You are leading a transformation. What you are doing is critical to the future of your organization. It’s strategic. You can’t afford to fail.You built the burning platform and you made the case for change. You sold that change with a massive meeting, and you threw down the gauntlet.Week one: Everyone is on board, excited, and taking action. You are implementing, executing, and gathering feedback. You are sharing the results. Things are moving a long nicely.Week two: Mostly everyone is still on board and taking some action. Some of them are implementing, and some are struggling with the new actions. Those that are struggling are asking questions–and they’re questioning whether or not they can do what is being asked of them. Your leadership team keeps pushing forward.Week three: A lot of people are still on board, but they’ve gotten busy. They are too busy to focus on the new initiative, and they start slipping back into their old habits, the habits and activities that you are trying to kill. Your leadership team keeps pushing forward, but it’s hard to hold back the flood of problems, challenges, and backsliders.Week four: The leadership team starts to give up the ghost. They start backsliding. You’ve let up a bit, and you accept that they really are busy. You start to give them more room. You let them off the hook. The initiative teeters on the brink.Maybe I have the timeline wrong. Maybe it’s not 4 weeks. Let’s say it’s 12 weeks. Or 16 weeks if you like that better. It changes nothing; this is how initiatives die. Here’s what to do about it.Hold Them Accountable: If you are going to push your initiative over the line, you are going to have to hold everyone in the organization accountable for the changes. This includes the leadership team, as well as all of the individuals they lead.Put Change First on the Agenda: Begin every conversation and every meeting with an update on the status of the changes being made. By putting the change initiative first, you demonstrate its importance. And you prove that you are never going away or giving up.Appoint a Task Force: Find the true believers, the proselytizers, the fire-breathers and appoint them to a task force. Give them responsibilities for identifying those who are struggling to make change with the directive to help them–at any cost.Identify and Resell the Holdouts: There are many who will try to wait you out. They’re smart, too. They’ve seen enough initiatives die in the past, they’ve been trained to wait you out. Identify them. Single them out. Isolate them and sell them individually on the importance of your initiative. Ask them to personally support you and to act as leaders.If you give people space, they will wait you out. If you aren’t serious about your transformation, if you dabble around the edges, you will lose to the great pull and the irresistible allure of the status quo.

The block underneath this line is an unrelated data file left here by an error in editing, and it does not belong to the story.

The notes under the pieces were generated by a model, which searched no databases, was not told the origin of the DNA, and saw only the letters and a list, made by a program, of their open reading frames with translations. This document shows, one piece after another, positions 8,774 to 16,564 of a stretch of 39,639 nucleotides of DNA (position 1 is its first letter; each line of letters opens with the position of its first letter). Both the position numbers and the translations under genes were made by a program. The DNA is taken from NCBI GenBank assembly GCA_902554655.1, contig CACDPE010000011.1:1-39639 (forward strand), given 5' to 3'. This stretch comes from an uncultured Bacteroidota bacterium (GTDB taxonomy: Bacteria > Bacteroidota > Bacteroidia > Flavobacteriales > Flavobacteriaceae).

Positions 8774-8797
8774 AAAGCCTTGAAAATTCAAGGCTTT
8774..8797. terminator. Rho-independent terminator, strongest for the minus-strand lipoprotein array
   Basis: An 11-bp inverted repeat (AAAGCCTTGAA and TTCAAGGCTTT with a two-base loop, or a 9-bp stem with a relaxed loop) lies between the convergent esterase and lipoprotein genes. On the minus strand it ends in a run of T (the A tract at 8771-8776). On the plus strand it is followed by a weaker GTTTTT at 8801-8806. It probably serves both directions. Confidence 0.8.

The last Dogra monarch Maharaja Hari Singh is emerging as a new rallying point in Jammu, with both the Congress and the BJP pushing for declaration of a State holiday on his 125th birth anniversary on September 23.Congress Member Parliament (MP) Karan Singh, who is the son of the late Dogra king, on September 20 said there was a strong demand to declare the birthday of the Maharaja as a public holiday, and made an appeal to Governor Satya Pal Malik.“It is due to Maharaja Hari Singh that J&K became a part of India when he signed the Instrument of Accession on October 26, 1947. Apart from that, he was a progressive and far sighted ruler who instituted many social and economic reforms. For example, as far back as 1929 he had declared all temples in the State to be open for Dalits. I urge the Governor to declare this day as a pubic holiday,” said Mr. Singh.Mr. Singh’s two sons, in the past, had moved a resolution in the State’s Legislative Council on the issue. However, J&K’s main regional parties, the National Conference (NC) and the Peoples Democratic Party (PDP), have been averse to the idea. Both the parties accuse the Maharaja of “anti-Muslims measures” and blame him for the killing of 22 civilians in Srinagar on July 13, 1931 outside the Srinagar Central Jail in an incident of firing. In fact, to commemorate the “sacrifices” of the 22 civilians, J&K observes a State holiday on July 13 every year.The BJP is equally supporting the initiative. The BJP’s new initiative, ‘Jan Jagran Abhiban’, will see the party hosting a number of rallies in the Jammu and Kashmir regions to highlight “the contribution of the Maharaja to the State”.“We expect senior BJP leaders to arrive in Jammu on September 22 during a Jan Jagran Abhiman rally on eve of the Maharaja’s birthday. The leaders will pay tributes to the Maharaja on the occasion. An exhibition will also be held,” said BJP leader Thakur Narayan Singh.The Jammu Bar Association has also thrown its weight behind the case for declaring a State holiday in J&K.